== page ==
Greg Smith, executive director at Goldman Sachs, resigned today and he wants the world to know that the environment at the Goliath investment firm is “now is as toxic and destructive as I have ever seen it.” The New York Times today is running Smith’s tirade against Goldman Sachs in the Op-Ed section under the headline “Why I am Leaving Goldman Sachs.” What a “get” for the New York Times, what a forum for Smith and what a HR and PR nightmare for Goldman Sachs. Smith writes with a certain sadness that the firm he once loved is now devoid of culture and morals, a place where fast money is put above client need, where greed is baked into every morsel of client advice. This is just one employee complaining and this will blow over from “story of the day” to yesterday’s news, right? My prediction is it will have legs – that Smith was in a position of power and influence at Goldman Sachs and if the firm is savvy, it will address this op-ed with its employees, seek feedback from all ranks of the company, and listen more carefully to its clients, who are unlikely to pull their business but more likely now to ask questions.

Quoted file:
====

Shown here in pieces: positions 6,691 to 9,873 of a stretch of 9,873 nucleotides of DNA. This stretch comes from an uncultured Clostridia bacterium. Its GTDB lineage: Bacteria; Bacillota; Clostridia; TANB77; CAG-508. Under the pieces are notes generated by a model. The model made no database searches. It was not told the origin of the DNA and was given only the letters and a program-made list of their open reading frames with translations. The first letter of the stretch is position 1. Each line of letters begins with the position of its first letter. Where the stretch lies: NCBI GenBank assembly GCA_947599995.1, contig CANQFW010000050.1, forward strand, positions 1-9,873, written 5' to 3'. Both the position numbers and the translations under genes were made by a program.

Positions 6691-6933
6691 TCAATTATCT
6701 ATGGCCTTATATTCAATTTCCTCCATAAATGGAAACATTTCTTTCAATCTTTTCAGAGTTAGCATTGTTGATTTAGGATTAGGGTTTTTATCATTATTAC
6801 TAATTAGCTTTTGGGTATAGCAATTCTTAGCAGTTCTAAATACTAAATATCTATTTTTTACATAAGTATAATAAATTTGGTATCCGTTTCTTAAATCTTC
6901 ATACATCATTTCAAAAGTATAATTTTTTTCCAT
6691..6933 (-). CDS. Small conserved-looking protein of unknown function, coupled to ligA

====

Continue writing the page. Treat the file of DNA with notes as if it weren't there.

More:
We all know that if a company were to allow its employees to write an op-ed piece about their experience that might be viewed by say, more than 2 people, a certain percentage of these writings would not be positive musings about their former employer. Imagine if once a week, the New York Times were to run a “Why I am Leaving (fill in blank of company name)” – would we run our businesses differently? Would we treat our employees and clients differently? Would we listen more carefully and would we be able to look every customer and employee in the eye when we talk about our brand? Most likely we would.